- Tell social media about it. This is SO IMPORTANT. Talk about this on social media for at LEAST two months running up to your launch. Get people excited, tease them with content and snippets from your project. The more people you have following you on social media the better chance you have of pointing them towards your project. Interact with your fans!
- Work out your budget carefully. If you are posting things out then make sure shipping is factored into your budget. Kickstarter make this clear in their articles - READ THEM! Factor in some buffering in your budget too, this is a business and you don’t want to be surprised with extra costs down the line. Shipping costs change, printing costs can change and all sorts of other little hiccups can happen to add to your expenses that you didn’t foresee.
- Keep it simple. You don’t need endless add-ons, kickstarter isn’t a shop, it’s to help you make your dream thing, be that a book, a comic or a run of prints or something else! Don’t be afraid that people won’t back your project if you don’t have loads of extra bits and bobs added on at the end.
- Make marvellous and wondrous things! You don’t have to do a big kickstarter to start with, you could start with a small limited edition print run or an enamel pin badge to gauge interest from your fans if doing a book is too overwhelming at first.
What brushes do you use?
Winsor & Newton series 7 sable brushes and I also have a Davinci sable too. I’ve not been able to find a synthetic yet that behaves like sable, they hold the water so well. Synthetic rigger brushes work very well however.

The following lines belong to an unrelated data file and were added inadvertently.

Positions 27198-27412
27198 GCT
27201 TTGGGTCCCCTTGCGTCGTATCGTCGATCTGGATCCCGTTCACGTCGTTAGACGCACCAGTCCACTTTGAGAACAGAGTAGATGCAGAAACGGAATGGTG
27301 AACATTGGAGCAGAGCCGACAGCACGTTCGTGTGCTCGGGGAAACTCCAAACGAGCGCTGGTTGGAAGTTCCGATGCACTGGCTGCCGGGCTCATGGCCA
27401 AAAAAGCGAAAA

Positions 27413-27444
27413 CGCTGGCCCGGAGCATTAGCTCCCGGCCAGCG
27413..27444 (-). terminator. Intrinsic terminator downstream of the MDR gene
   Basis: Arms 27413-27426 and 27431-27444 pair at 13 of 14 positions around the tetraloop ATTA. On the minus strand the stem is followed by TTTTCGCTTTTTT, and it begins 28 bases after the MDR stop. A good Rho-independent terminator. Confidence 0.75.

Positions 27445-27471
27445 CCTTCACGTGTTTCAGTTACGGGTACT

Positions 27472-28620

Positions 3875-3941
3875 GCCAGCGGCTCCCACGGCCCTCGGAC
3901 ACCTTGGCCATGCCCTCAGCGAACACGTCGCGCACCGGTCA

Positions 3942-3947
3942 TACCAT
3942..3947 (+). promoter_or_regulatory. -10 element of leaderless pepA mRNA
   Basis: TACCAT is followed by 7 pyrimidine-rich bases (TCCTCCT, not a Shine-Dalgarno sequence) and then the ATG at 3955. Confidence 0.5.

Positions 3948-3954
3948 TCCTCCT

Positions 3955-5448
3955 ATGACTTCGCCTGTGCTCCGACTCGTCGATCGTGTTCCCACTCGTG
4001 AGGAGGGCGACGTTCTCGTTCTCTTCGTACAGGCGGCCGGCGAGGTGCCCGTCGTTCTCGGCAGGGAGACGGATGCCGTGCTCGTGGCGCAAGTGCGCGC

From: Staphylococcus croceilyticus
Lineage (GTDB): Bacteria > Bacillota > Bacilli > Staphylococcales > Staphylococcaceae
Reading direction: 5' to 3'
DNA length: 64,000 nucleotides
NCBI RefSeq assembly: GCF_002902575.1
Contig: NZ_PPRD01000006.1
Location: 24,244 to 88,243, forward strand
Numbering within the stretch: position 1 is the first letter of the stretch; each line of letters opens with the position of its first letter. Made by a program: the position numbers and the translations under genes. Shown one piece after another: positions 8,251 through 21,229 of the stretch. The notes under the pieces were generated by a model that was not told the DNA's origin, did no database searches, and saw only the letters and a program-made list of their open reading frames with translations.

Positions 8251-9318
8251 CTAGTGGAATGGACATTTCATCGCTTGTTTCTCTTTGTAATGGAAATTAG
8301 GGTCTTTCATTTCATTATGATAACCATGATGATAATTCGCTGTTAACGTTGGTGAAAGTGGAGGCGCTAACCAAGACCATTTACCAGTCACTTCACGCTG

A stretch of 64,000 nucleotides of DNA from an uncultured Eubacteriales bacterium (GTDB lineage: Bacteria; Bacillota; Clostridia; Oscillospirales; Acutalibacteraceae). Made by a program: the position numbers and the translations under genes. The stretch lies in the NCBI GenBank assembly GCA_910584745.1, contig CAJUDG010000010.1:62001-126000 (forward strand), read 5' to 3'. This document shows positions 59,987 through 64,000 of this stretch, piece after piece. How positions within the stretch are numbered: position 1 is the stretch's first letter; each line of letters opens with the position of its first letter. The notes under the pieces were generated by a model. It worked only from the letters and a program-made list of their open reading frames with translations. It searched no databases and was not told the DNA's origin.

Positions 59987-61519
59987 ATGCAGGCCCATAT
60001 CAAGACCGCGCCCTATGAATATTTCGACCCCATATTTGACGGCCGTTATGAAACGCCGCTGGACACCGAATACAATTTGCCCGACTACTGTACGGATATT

What medium do you use?
Watercolour currently and my favourites are Daniel Smith and Holbein. I spent many years using soft pastels back when I did a lot of pet portraits and will return to oil paints one day when I have more studio space!
How long have you been an artist?
Officially around 20 years, but I would say that I became a full time illustrator in 2012, before that I had a day job to support my art income.
Did you go to university?
No I did not. I did an art foundation course (which for those who don’t have this in their countries, is a year long course which covers many creative subjects such as photography, fine art, printmaking, etching etc) so that you can find what might tickle your fancy before you then choose your university course. I was at college doing this course in a time (late 90’s) when the art scene involved dead cows cut in half and presented in a tank filled with formaldehyde. The tutors I had were more interested in this kind of art than illustration and at the time I didn’t really realise that illustration was something I could do, which sounds ridiculous since who else paints book covers or movie posters right? So after college I got more into the horse side of things and went and tried to learn to be a horse trainer. I soon found my way back to art again since I am not brave and not good at handling the dangerous or difficult horses!
Will you critique my work/portfolio?
Yes I can! If you send over your work to my email then I can have a look for you. It won’t be super detailed but if you wanted something more in depth then please contact me.
Do you offer lay-away payments?
Absolutely! For paintings over £150 you can pay in instalments. You get the painting once all the instalments are completed.
Do you take commissions?
Will you make a picture for me for free?
I don't get this question so much anymore thankfully, but for those who are thinking of asking the short answer is no. My artwork pays my bills and my mortgage and the only time I do things for free is for charity or for gifts for friends.
Any more questions please use the 'email me' button in the menu bar.